By Emily Brackman, PhD
At the one-year anniversary of the COVID-19 pandemic, our inboxes and social media feeds are inundated with creative tips and tricks to improve our emotional well-being. Although there is light at the end of the tunnel, we continue to endure drastic changes to daily life.
While staying in touch through Zoom meetups or taking a relaxing bath certainly can help soothe the effects of mind-numbing work-from-home days and prolonged social isolation, sometimes these one-size-fits-all strategies simply do not do the trick.
If you find yourself anxious, depressed, or lost as we arrive at this anniversary – you are not alone. During times of prolonged uncertainty and constant change, it is remarkably human to at times feel less hopeful or excited about the future. You may find yourself asking, “What is the point of it all?”
Many of us are familiar with the terms “existential threat” and “existential crisis.” The events of the past year have led to questions about what it means to be self-assured and grounded in a world that often seems relentless and terrifying. If suffering is inescapable, what is the meaning of life?
This is a big question that can only be approached in a deeply personal way. In a world full of suffering, we must create our own personal sense of meaning and purpose. In quoting the 19th-Century existential German philosopher Friedrich Nietzsche, the renowned psychiatrist and Holocaust survivor Viktor Frankl reminds us that the person “who has a WHY to live for can bear with almost any HOW.”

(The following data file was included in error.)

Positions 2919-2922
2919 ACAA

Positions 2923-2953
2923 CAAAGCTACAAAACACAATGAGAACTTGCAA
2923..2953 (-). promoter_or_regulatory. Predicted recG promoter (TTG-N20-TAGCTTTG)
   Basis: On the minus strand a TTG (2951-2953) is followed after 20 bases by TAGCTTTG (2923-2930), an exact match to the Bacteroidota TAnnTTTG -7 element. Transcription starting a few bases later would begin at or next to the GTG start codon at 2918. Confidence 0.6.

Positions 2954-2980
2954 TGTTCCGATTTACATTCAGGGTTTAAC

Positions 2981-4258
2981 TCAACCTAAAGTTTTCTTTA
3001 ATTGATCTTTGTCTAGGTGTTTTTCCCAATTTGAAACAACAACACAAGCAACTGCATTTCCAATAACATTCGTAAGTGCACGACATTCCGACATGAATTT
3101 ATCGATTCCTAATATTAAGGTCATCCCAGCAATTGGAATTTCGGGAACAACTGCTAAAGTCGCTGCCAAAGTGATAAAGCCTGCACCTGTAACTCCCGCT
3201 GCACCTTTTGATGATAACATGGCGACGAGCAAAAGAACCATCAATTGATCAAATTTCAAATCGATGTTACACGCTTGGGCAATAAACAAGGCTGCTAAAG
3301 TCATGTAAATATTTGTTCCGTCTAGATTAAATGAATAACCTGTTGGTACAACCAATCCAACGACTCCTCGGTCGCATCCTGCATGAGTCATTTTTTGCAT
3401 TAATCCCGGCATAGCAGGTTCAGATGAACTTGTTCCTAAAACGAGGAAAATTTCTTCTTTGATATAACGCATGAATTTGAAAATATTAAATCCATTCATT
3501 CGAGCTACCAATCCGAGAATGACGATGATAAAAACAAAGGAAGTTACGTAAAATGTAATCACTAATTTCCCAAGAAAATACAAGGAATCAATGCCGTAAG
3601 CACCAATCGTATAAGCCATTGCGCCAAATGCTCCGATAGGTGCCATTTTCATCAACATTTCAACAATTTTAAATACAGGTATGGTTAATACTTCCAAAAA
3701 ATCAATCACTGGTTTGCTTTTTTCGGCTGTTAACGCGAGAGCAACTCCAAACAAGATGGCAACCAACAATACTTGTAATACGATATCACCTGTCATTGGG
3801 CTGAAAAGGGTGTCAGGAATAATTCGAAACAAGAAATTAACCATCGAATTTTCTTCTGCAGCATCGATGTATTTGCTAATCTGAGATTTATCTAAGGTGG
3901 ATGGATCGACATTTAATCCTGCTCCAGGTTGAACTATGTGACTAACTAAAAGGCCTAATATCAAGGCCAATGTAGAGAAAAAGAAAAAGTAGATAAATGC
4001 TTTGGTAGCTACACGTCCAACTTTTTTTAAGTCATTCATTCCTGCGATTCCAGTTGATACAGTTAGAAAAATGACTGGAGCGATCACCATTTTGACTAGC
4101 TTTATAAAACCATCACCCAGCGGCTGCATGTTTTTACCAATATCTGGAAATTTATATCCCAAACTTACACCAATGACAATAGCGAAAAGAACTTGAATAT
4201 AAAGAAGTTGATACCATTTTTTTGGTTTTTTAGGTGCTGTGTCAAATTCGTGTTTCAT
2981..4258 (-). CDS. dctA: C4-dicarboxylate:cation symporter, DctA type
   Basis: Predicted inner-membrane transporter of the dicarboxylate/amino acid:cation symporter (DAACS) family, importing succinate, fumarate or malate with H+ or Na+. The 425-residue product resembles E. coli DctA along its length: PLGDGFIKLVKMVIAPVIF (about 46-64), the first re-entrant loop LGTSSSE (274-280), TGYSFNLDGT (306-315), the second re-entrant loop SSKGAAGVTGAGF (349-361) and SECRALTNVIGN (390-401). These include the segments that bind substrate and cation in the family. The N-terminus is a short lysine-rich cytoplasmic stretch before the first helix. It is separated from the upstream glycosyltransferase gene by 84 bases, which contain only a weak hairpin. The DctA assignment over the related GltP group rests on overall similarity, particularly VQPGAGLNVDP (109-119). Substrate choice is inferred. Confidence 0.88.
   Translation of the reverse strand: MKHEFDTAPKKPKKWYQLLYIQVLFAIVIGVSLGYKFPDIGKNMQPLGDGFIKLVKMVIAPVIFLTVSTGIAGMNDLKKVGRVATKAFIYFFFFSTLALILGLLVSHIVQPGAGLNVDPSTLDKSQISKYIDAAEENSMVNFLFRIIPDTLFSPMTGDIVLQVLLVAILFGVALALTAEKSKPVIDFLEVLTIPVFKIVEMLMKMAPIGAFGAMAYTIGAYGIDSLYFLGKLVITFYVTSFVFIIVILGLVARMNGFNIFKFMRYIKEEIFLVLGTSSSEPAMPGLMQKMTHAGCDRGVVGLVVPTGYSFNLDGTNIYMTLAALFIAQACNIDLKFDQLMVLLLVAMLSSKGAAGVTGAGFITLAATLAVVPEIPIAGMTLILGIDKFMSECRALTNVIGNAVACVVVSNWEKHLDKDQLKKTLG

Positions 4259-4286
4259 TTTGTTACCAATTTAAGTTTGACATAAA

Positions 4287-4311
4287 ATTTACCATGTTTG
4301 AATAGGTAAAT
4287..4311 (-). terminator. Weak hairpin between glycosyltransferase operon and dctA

At J&L Psychology, we believe that connecting with your sense of meaning in life can lead to flexible and creative actions that enhance your emotional well-being. Our clinicians will help you explore these questions as you develop a purposeful path forward in life.
If you are interested in beginning (or continuing) your search for personal meaning, we’ve put together a two-part guide with an accompanying free worksheet on how to start asking – and answering – why? What drives you to wake up each day and face the world?
You may choose to keep your answers private or use this guide to share insights with your partner, family, or friends. The point is to be curious with and about yourself. How might your answers in these two steps of discovering your Why? shift or shape your approach to daily life as we enter the second year of the pandemic?
Click here to download J&L Psychology’s free fillable worksheet: Finding Your Personal Meaning.
If you are curious to dive deeper, please check out more information about our practice’s approach to psychotherapy for Life Transitions, Trauma, and Self Development.